A 158-year-old abortion ban became a present-day fact of life in Arizona last week when a state judge ruled it could be enforced in the wake of the Supreme Court overturning constitutional protection of abortion rights in June.

In other states, long-dormant, sometimes century-old abortion restrictions passed by all-male legislatures during a time of limited scientific knowledge are also shaping abortion policy.  

Some of those laws, which generally call for imprisonment for providers and don’t allow for abortion even in the first weeks of pregnancy, have influenced the availability of abortion. Some are now in litigation. Others have been superseded by more recent bans. 

The bans were invalidated by the Supreme Court’s 1973 Roe v. Wade decision but weren’t repealed and remained on the books in nine states when the court rescinded Roe. Their mere existence has influenced policy and health care access in Alabama, Arizona, Arkansas, Michigan, Mississippi, Oklahoma, Texas, West Virginia and Wisconsin. 

The ramifications of the old laws are “huge, enormous,” said Jenny Higgins, a University of Wisconsin-Madison professor and director of the school’s Collaborative for Reproductive Equity (CORE).

In Wisconsin, “health care systems are putting their services on ice because they can’t risk having their providers or patients commit felonies,” Higgins told USA TODAY. “It’s amazing that these laws that are this old are suddenly coming back to have an effect.”

Here are some of the decades-old abortion laws shaping the debate on reproductive health care access.

Old law prevails:Arizona’s 1864 law banning nearly all abortions is in effect, judge rules

Historic decision:Supreme Court overturns Roe v. Wade, eliminating constitutional right to abortion

Seeking constitutional protection:Michigan Supreme Court: Abortion amendment must appear on ballot

What is the abortion law in Arizona?

At the request of Arizona’s Republican attorney general, a judge ruled Sept. 23 that the state could enforce an abortion ban passed by the territorial legislature in 1864 and recodified in 1901, years before Arizona became a state in 1912. Abortion providers canceled appointments after the decision.

A separate ban at 15 weeks of pregnancy, signed into law this year, was to take effect the next day, but state Attorney General Mark Brnovich said the stricter decades-old law, which allows no time frame to attain an abortion early in a pregnancy, should take precedence.

Arizona Attorney General Mark Brnovich went to court to have a 19th century abortion ban take effect in the state. A judge ruled that law could be enforced on Sept. 23, a day before a less stringent ban was to take effect.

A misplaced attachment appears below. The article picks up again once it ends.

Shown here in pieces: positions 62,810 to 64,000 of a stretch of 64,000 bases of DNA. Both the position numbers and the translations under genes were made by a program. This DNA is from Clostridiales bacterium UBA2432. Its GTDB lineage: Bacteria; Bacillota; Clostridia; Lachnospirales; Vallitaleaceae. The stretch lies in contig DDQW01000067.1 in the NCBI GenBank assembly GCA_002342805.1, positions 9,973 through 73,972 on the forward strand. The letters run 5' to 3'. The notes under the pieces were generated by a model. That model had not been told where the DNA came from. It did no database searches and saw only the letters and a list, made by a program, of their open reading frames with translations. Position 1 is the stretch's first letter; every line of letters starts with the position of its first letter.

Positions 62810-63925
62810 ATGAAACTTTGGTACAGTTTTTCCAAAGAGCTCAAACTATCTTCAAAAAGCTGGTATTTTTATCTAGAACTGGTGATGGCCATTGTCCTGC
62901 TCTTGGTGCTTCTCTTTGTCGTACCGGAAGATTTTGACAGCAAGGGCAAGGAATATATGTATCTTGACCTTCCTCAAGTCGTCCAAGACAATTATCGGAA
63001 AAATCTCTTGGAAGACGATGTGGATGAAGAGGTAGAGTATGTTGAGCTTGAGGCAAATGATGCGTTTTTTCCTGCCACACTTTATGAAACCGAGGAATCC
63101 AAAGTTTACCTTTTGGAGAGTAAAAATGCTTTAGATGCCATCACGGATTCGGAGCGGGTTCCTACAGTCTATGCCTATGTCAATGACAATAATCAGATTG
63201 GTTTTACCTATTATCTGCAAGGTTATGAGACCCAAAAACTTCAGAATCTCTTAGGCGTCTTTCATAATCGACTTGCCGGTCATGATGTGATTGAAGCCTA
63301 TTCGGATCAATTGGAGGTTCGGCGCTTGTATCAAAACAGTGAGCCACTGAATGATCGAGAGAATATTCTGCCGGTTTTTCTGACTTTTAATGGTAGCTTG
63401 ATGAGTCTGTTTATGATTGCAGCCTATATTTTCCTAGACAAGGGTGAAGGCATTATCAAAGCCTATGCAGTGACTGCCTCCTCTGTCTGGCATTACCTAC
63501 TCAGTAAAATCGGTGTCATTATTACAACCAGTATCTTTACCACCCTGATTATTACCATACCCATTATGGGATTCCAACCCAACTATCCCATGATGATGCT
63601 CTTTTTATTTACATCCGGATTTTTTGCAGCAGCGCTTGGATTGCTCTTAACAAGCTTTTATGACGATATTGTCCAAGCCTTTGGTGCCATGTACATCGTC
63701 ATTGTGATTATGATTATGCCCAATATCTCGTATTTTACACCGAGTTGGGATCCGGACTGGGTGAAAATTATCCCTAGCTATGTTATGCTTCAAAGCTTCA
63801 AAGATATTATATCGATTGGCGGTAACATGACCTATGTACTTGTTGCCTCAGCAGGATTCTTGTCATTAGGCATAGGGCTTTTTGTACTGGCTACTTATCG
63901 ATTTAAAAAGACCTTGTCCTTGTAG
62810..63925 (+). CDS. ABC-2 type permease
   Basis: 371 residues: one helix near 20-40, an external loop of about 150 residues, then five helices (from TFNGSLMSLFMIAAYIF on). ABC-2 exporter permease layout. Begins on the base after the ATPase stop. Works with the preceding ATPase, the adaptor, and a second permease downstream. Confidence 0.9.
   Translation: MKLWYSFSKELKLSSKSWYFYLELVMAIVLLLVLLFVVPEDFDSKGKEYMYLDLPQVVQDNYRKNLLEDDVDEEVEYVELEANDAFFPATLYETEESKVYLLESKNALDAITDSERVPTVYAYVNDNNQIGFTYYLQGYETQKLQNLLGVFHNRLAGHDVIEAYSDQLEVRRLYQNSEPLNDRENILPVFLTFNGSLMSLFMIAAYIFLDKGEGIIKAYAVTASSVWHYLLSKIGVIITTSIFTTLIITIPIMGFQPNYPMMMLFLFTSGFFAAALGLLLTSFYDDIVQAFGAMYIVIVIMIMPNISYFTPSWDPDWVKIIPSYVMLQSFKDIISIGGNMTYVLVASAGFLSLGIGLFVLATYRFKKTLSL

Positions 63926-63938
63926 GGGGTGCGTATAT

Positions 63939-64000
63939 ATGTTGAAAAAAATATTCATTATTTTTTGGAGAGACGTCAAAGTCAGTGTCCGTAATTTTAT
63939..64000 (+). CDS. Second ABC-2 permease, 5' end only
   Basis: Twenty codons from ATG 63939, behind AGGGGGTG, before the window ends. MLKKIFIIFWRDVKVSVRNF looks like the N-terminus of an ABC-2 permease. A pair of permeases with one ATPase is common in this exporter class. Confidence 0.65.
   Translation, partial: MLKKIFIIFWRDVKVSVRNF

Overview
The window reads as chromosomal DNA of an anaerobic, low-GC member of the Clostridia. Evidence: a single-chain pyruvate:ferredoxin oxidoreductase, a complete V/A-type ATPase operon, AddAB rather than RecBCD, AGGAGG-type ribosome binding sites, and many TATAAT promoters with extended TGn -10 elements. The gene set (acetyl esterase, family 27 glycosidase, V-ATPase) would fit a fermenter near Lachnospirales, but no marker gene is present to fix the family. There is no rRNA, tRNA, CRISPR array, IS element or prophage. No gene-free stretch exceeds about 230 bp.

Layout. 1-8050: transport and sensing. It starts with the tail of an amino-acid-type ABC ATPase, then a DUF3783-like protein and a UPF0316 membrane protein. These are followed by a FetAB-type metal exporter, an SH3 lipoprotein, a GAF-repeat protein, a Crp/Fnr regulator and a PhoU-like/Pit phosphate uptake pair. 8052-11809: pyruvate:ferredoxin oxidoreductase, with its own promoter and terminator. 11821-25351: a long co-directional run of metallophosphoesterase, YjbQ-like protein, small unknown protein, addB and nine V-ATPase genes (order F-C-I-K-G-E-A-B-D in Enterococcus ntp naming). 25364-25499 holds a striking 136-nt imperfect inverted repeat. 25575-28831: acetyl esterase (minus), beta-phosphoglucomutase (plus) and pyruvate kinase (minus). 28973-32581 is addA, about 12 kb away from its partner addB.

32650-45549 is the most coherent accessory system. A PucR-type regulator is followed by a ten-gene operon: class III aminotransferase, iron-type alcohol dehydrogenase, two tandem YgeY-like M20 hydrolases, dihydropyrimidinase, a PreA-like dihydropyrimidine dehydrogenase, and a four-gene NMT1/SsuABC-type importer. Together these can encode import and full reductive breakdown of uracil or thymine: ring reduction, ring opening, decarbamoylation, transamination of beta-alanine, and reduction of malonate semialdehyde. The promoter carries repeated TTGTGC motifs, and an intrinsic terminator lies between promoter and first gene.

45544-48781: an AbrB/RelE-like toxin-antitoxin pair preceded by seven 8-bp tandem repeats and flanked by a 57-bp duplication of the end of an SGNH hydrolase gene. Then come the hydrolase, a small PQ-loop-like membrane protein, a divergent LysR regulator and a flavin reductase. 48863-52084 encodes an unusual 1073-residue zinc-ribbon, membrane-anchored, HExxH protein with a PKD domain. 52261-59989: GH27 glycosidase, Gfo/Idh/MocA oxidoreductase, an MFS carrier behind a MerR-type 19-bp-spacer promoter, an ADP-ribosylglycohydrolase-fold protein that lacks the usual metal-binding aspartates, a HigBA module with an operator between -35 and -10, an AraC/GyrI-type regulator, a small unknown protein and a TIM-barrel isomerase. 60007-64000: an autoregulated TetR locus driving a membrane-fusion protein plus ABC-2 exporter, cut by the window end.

“The attorney general is arguing that the old ban trumps everything … but I think there are a lot of people who believe that that doesn’t reflect the legislative consensus that there are exemptions built into the laws at this point,” said Barbara Atwood, law professor emerita at the University of Arizona James E. Rogers College of Law.

Planned Parenthood has since filed a request for the judge to stay her order regarding the pre-Roe ban and the overall decision could be appealed.

The 1800s law calls for two to five years in prison for anyone providing an abortion. As with some of the other older bans, the only exception is the life of the pregnant woman. 

Advance planning:Abortion ‘trigger’ bans to take effect in multiple states this week. What do they change?

How is an 1849 ban affecting abortion access in Wisconsin? 

The legal status of Wisconsin’s 1849 ban remains murky since a judge hasn’t yet ruled on the Democratic state attorney general’s effort to stop its enforcement. What is clear is that elective abortions stopped in the state after the Supreme Court decision left providers uncertain about whether the 173-year-old law was in effect.

“Even though the actual enforceability of the ban is unclear, the reality of abortion care here is that it is unavailable,” the University of Wisconsin’s Higgins said. “That to me is the most important thing, what actually is happening on the ground.”

Beyond the direct effect on abortion access, the uncertainty caused by the ban is keeping abortion front and center in one of the swing states that will help determine which party controls the U.S. Senate.